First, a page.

Project: Bitwise Splitting and Merging of Pixels
The Seine at La Grande Jatte (1888)
Painting by Georges Seurat
Artist: Kenji Kojima, 2023

NFT Art is a financial product. Let digital art multiply infinitely. This video is free to share. You can donate any amount to the artist if you approve of the video as art. Even if you disapprove, you can keep it. But it has no artistic value, as you have decided. To overflow with the limit of the desire to own a work of art. However, the individual appreciates art as art, and art does not exist just by possessing it.

The Seine at La Grande Jatte Spanish Subtitle

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Hide: Japanese / 日本語

        正方形の色彩パターンは、ゲルハルト・リヒターの「Series of Color Chart」やエルズワース・ケリーの「Spectrum Colors Arranged by Chance」と同じような印象を受けるかもしれません。 彼らのアイデアは共に、絵の具という物質で絵を描くことから生まれました。 フランスの後期印象派のジョルジュ・スーラは、キャンバス上で物理的にではなく、鑑賞する人が視覚的で色を混合することを考えました。
        このプロジェクトはビット演算(コンピュータのデータをビット単位で論理演算)を使って、最も基本的なデジタル・マテリアルであるバイナリからできている色彩を、直接「ワンタイムパッド」と呼ばれる暗号化技術を使って操作します。 デジタル ・カラー画像のピクセルには、光の3原色である赤、緑、青が含まれています。プロジェクトのアルゴリズムは、乱数でピクセルをバイナリ・レベルで分割し、2つのモザイク画像を作ります。モザイクには、オリジナル画像の半分づつの暗号化された視覚情報が含まれています。またアルゴリズムはピクセルのカラー値を音符に変換して演奏します。次に2つのモザイク・データを元の画像に融合させ、ピクセルのカラー値を音符に変換して再生します。プロジェクトは段階を追って発展し、ゴッホの糸杉は現実世界とのつながりを考えてみました。

Hide: Japanese / 日本語

            I envision binary as the fundamental material for its construction, eschewing the collection of banal art forms in AI. What artists can do now is not to collect past data with AI, but to create data that AI cannot collect. One of them is to make binaries the most fundamental art material for the digital world. Because data is a collection of continuous single values. I looked at the deep relationship between sight and sound and realized that they share a common foundation in binary code when expressed digitally. This principle extends beyond the visual and auditory realms to encompass all other forms of media. All forms of media today are represented in binary. I thought about the possibility of exchanging or transforming their data into alternative forms. When we represent these media in digital works, we inevitably return to the realm of binaries.
            This project deals with the manipulation of binary pixel colors. Given the very large number of pixels in an image, I decided to convert the image into a mosaic format for ease of production. The resulting mosaic of colored squares may evoke an aesthetic similar to Gerhard Richter's "Series of Color Chart" paintings from the early 1970s or Ellsworth Kelly's earlier "Spectrum Colors Arranged by Chance" paintings from the 1950s. They were inspired by the mixing of physical tube colors. This project, however, is inspired by Georges Seurat, the French Post-Impressionist painter who sought to engage the viewer's eye by optically blending colors rather than physically mixing them on the canvas. Following Seurat's idea, this project merges two binary color elements into a digital color blend.
            The focus of this project is to manipulate the colors of binary data, the basic digital material conducted by bitwise operations. Each pixel in a digital color image contains three primary light colors: red, green, and blue. The project's algorithm, which uses bitwise XOR operations with random numbers, splits the original image data into two mosaics using an encryption technique known as a one-time pad. Kojima, an artist, is based on the idea that the outside world is like a code and that human senses decipher and feel it. Conceptually, the resulting pair of mosaic images can be compared to a cipher and a key. It also converts pixel color values into musical notes using Kenji Kojima's RGB Music method. A pixel that is red, green, and blue makes three harmonious musical notes. The one-time pad uses the same number of pairs of mosaic images. But music data takes too long for music, so the project uses double the size of mosaic data for shorter music. Each mosaic image contains half of the visual information present in the original image. The project video shows first the merging of the two mosaic datasets back into the original image, and then the splitting of the original image.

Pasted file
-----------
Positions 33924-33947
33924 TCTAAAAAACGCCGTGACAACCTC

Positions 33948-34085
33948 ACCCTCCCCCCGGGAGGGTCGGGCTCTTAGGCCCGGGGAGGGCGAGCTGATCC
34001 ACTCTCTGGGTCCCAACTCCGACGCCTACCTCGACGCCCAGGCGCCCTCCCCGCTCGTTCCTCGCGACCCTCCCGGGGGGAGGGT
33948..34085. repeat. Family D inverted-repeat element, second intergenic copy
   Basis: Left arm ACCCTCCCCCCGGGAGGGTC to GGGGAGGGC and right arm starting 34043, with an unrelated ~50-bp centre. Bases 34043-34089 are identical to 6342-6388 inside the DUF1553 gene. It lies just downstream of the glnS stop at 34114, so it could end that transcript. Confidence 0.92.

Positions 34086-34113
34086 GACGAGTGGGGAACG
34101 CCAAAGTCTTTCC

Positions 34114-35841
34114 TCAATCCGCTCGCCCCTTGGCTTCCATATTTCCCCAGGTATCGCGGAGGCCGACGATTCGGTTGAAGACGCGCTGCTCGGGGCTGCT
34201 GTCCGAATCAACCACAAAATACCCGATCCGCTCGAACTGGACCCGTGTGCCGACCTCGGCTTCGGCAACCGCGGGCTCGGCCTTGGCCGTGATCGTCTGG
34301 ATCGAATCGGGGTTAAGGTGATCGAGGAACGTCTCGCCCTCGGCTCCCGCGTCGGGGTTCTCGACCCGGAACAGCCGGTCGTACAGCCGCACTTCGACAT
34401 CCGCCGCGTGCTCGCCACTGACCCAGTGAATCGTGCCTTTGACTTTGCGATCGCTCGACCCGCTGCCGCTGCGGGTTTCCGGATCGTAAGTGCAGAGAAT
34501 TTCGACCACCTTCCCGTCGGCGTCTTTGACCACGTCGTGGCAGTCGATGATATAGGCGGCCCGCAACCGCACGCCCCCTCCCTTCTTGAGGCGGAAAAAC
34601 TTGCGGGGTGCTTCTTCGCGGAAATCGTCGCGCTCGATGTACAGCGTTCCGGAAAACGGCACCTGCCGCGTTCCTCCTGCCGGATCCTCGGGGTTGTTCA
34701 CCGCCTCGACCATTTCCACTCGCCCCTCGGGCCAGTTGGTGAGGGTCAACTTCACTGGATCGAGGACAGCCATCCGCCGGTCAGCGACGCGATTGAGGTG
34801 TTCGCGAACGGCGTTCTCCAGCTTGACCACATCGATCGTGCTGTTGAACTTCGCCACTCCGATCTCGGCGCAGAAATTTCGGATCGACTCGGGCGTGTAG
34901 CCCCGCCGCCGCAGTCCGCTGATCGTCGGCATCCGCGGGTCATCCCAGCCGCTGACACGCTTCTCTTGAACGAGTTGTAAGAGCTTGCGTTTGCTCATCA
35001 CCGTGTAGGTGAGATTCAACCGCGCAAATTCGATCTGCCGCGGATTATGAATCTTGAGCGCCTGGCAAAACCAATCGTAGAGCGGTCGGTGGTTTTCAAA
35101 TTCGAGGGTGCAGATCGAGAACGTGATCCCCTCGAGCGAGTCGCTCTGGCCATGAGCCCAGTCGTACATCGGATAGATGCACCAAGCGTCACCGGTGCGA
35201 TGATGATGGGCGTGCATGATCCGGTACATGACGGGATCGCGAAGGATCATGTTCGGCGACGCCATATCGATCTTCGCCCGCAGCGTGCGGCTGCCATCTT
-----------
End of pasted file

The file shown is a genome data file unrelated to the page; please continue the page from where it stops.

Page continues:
Show: Kenji Kojima's Biography
Hide: Kenji Kojima's Biography
            Kenji Kojima is a digital artist. He has been experimenting with the relationships between perception and cognition, technology, music, and visual art since the early 1990s. Primarily he has interested in the relationship between seeing and hearing. He was born in Japan and moved to New York in 1980. He painted egg tempera paintings that were medieval art materials and techniques for the first 10 years in New York City. His paintings were collected by Citibank, Hess Oil, and others. The personal computer improved rapidly during the 1980s. He felt more comfortable with computer art than paintings. He switched His artwork to digital in the early 1990s. His early digital works were archived in the New Museum - Rhizome, New York. He developed the computer software "RGB MusicLab" in 2007 and created an interdisciplinary work exploring the relationship between images and music. He programmed the software “Luce” for the “Techno Synesthesia” project in 2014. His digital art series was exhibited in New York, at media art festivals worldwide, including Europe, Brazil, and Asia, and the online exhibitions by ACM SIGGRAPH and FILE, etc. Anti-nuclear artwork “Composition FUKUSHIMA 2011” was collected in CTF Collective Trauma Film Collections / ArtvideoKoeln in 2015. After Covid-19, he could not go out to shoot a video. In 2021, he started the new series "The Musical Interpretation of Paintings", which creates music from classic image data. LiveCode programmer. Kenji Kojima Resume

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